It’s Monday March 16, 2020 and the world is in shutdown mode over the Coronavirus outbreak/pandemic. The stock market is losing ground again, people are hoarding supplies like the world is ending, schools are closed, businesses are having employees telecommute rather than come in to work and a slight sense of general pandemonium has settled over my part of the midwest.
Here is a way to hopefully help you forget all about what is going on in between washing your hands, coughing into your elbow, keeping your distance and doing all the other things the WHO wants you to do to stop the spread of COVID 19.
“Not To Scale” and “Iris” have collaborated to produce a beautiful series of eye-catching short animations for the Wacom Cintiq 16. The films imaginatively illustrate the typical journey and endeavors that an Artist takes through their career to realize their creative ambitions.
There are 6 in all and I have the behind the scenes/making-of video at the end. So, do yourself a favor and take a bit of time to escape the pandemic news and watch this series of short animations. You’ll be glad you did.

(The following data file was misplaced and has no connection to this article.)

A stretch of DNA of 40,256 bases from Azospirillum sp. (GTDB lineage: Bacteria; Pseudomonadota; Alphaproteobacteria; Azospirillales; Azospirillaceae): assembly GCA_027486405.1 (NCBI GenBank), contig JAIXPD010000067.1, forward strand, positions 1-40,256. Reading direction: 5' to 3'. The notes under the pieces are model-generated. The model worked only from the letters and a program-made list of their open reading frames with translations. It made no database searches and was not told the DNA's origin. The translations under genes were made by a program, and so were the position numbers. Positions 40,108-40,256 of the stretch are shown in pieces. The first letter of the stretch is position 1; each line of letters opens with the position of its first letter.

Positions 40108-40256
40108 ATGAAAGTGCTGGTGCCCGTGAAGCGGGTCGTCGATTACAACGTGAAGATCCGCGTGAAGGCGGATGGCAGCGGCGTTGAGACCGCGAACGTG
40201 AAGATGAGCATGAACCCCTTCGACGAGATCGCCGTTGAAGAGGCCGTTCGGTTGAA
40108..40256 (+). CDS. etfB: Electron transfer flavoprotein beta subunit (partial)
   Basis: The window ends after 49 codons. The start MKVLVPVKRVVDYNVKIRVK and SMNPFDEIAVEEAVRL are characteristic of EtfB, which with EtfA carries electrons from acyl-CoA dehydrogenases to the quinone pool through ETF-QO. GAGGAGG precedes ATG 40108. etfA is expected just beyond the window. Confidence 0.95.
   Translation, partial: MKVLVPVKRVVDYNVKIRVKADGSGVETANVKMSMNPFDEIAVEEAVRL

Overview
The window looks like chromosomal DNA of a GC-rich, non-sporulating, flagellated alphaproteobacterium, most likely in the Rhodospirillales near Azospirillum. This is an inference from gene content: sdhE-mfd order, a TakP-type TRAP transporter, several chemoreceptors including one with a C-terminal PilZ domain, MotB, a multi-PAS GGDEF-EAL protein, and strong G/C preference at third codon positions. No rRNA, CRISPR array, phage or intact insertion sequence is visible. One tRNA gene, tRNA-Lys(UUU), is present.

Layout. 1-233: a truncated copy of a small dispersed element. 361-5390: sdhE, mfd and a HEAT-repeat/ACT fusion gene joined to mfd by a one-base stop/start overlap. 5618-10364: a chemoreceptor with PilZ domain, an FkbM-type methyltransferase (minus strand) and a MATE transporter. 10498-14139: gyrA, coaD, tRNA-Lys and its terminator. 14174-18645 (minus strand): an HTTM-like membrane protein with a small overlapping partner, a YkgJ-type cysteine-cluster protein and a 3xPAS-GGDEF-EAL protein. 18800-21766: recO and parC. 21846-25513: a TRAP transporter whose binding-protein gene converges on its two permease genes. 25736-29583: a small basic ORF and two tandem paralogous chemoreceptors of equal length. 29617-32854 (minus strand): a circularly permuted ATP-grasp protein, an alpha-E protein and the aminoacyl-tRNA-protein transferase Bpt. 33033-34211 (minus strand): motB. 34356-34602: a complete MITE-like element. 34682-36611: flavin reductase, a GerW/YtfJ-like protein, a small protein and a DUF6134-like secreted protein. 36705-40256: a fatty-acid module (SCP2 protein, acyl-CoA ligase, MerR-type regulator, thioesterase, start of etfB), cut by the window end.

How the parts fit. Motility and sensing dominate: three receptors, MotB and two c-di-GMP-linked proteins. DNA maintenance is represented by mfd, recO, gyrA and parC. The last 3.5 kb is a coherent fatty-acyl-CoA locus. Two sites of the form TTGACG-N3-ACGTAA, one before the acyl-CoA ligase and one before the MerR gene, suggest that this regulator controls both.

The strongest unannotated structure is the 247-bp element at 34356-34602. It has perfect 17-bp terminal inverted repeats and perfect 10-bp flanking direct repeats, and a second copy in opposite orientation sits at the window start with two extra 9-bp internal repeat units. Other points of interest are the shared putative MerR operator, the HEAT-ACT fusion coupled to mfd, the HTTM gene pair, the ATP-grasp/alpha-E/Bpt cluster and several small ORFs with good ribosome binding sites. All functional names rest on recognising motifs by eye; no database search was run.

I’ve been a season ticket holder to the Kansas City Symphony for ages, and I’m pretty familiar with their marketing materials. I know they don’t have the same budget as the London Symphony Orchestra, but they should watch this video and take notes.
Wowza talk about a stunner.
London agency Superunion and motion studio Found combine dance, pyrotechnics, and mo-cap to create a spectacular campaign for the London Symphony Orchestra’s 2020/21 season.
“In his fourth year with the LSO, Sir Simon Rattle leads a two-year exploration of music written in the first half of the 20th century. The title refers to a phrase used to describe the febrile atmosphere in Germany in the 1930s, as Europe lay on the cusp of profound social, cultural and political upheaval.
With such an emotive theme, Superunion wanted to create something unexpected, something that would reflect the tension and volatility of the new season.
This meant shifting away from the CG approach of previous campaigns and embracing practical live-action effects to create a dramatic, explosive and tension-fuelled abstract film.